Without having any need to resort to dragging out a PicoScope or other "big guns", GDS 2 with an MDI 1 or 2 would prove to be more than sufficient for the diagnosis. Also incorporated into the mix is the GM Data Bus Diagnostic Tool (DBDT). Connection via the OBD 2 Data Link Connector (DLC) is all that is necessary for these tools. 

I am very much an advocate of the "KISS" approach, where the use of minimal tooling as possible should be used to get the job done efficiently. Now, after the fact and for case studies, hauling out the "heavy equipment" to enhance conditions for a case study in class can be beneficial and desirable for best effect.

Given the symptoms, the immediate tool of choice was the DBDT, since I was interested in looking for clues about how the vehicle networks were reacting during the failure. Going the GDS 2 direction would ultimately consume more time than desired at this point. Gut feeling and preliminary checks had already identified an area of concern.

The no crank condition could duplicated at will and the with the DBDT it was noted that the ECM dropped off the list whenever the symptoms and no start occurred. Switching from the "Detected State" view to "Measured Voltage Graphing" clearly showed an issue when the ECM connector X1 manipulated at its base where the wiring harness enters the connector. 

The DBDT "Detected State" with time stamp supported that the ECM came back online when the X1 connector harness was wiggled and the "Measured Voltage" graph showed normal voltages.

I was already aware of this bulletin which did match the conditions: #…E: 

Intermittent No Crank/No Start, No Module Communication, MIL, Warning Lights, Vehicle Messages or DTCs Set by Various Control Modules - Diagnosing and Repairing Fretting Corrosion (Disconnect Affected Connector and Apply Dielectric Lubricant) - (Nov 28, 2011). 

Now, out in the real world in GM service bays it is handy when published info is applicable and actually results in a repair. However, from experience, "slam dunking" bulletin content and calling it a "fix", is far less commonly successful than might at first believed. Sometimes, despite an absolute match for a condition, the published fix procedure may not result in a verified repair. Never ASSUME.....

Here are some visual clues that identify that some sloppy work has been has taken place in this area of the engine compartment and is supported by a documented ECM replacement at low km, when reviewing "Investigate Vehicle History" files. The oxygen sensor connector harness was also not secured in place.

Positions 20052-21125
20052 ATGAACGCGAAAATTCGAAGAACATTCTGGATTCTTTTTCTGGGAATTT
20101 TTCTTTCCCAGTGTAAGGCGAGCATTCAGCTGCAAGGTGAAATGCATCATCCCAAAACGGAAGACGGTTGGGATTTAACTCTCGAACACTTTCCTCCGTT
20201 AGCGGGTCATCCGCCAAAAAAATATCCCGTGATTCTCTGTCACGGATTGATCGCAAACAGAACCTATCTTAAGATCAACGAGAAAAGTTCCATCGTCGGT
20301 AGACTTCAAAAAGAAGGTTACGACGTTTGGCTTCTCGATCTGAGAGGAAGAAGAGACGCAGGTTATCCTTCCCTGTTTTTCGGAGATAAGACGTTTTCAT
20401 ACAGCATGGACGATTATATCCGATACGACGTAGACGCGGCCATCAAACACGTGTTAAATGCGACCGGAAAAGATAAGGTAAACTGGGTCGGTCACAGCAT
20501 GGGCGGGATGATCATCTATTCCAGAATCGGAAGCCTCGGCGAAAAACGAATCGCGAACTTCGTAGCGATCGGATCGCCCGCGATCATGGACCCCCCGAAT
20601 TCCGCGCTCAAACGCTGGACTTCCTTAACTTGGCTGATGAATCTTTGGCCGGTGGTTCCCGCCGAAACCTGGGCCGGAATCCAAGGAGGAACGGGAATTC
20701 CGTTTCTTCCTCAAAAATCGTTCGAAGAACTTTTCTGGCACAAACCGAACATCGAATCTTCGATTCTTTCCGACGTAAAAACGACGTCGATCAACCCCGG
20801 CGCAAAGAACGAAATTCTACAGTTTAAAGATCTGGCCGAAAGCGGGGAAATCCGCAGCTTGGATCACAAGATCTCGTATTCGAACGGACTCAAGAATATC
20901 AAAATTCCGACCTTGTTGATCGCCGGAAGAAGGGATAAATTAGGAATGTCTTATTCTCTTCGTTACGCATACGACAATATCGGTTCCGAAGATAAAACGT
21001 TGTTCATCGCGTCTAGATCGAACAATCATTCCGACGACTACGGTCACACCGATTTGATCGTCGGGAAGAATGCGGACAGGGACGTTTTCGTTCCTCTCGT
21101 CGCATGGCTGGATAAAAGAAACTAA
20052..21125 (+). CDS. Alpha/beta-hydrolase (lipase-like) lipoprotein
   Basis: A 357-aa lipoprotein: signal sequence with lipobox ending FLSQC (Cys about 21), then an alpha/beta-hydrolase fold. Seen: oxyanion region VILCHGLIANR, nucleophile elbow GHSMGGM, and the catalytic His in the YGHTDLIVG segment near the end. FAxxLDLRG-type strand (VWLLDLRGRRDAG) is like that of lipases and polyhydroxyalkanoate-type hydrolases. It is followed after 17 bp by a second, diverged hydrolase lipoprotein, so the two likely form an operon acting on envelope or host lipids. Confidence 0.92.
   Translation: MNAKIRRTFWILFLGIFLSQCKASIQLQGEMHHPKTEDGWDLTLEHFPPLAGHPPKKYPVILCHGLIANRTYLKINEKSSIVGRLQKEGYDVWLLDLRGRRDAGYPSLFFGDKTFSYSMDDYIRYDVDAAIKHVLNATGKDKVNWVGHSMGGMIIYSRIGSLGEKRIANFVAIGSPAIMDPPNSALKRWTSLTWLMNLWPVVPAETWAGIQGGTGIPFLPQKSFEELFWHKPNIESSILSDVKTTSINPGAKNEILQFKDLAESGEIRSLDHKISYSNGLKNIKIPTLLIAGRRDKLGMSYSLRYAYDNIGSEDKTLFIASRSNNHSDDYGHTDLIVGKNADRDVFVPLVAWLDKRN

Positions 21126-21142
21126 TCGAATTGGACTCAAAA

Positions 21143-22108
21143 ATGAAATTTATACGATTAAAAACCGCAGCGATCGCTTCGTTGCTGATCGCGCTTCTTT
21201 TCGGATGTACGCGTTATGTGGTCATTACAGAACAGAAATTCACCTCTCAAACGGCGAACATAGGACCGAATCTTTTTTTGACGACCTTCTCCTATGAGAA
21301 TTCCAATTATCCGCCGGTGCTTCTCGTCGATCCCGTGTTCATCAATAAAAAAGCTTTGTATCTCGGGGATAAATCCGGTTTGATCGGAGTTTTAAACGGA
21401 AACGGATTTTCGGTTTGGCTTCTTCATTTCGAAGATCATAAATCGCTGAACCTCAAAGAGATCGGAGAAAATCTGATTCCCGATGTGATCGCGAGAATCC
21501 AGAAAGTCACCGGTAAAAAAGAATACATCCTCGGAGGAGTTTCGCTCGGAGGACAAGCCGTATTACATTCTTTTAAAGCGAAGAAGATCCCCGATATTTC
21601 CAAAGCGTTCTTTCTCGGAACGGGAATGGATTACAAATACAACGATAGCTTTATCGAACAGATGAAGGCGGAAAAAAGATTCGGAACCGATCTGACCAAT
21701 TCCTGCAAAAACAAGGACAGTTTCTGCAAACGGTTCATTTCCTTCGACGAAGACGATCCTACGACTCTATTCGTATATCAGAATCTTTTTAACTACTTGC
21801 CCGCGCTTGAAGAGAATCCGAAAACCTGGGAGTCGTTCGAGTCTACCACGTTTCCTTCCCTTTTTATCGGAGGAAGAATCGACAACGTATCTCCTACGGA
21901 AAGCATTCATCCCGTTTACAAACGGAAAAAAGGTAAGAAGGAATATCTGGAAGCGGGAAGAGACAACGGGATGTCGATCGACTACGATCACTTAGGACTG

Removal and inspection of the ECM X1 assist lever connector mechanism to allow inspection of the wires, terminals and connections to the ECM, revealed some damage to the CPA that secures the assist lever in the latched position.

The CPA stops the lever from moving, while the lever latches and locks the harness connector body securely to the ECM connector. Insert CPA

The harness in this area was also not secured. After removal the latching and locking "paraphernalia", the condition was still present while wiggling the harness where it entered the connector body. Manipulating individual wires identified only one wire that was associated with the fault.

Fretting is a known condition, where oxidation of terminal connections due to abrasion from thermal cycling, vibration etc, can lead to a loss of connection. Cycling a connector with terminals that exhibit symptoms of fretting often tends to result in a temporary fix, as became the situation on this car. 

Closer inspection of the ECM pins under magnification did not reveal any obvious terminal fretting, but then we are dealing with corrosion at microscopic levels in some cases. My preference is to use a new mating terminal to test pin drag and tension, rather than a "used and abused" service probe, which do wear and can become deformed during frequent use.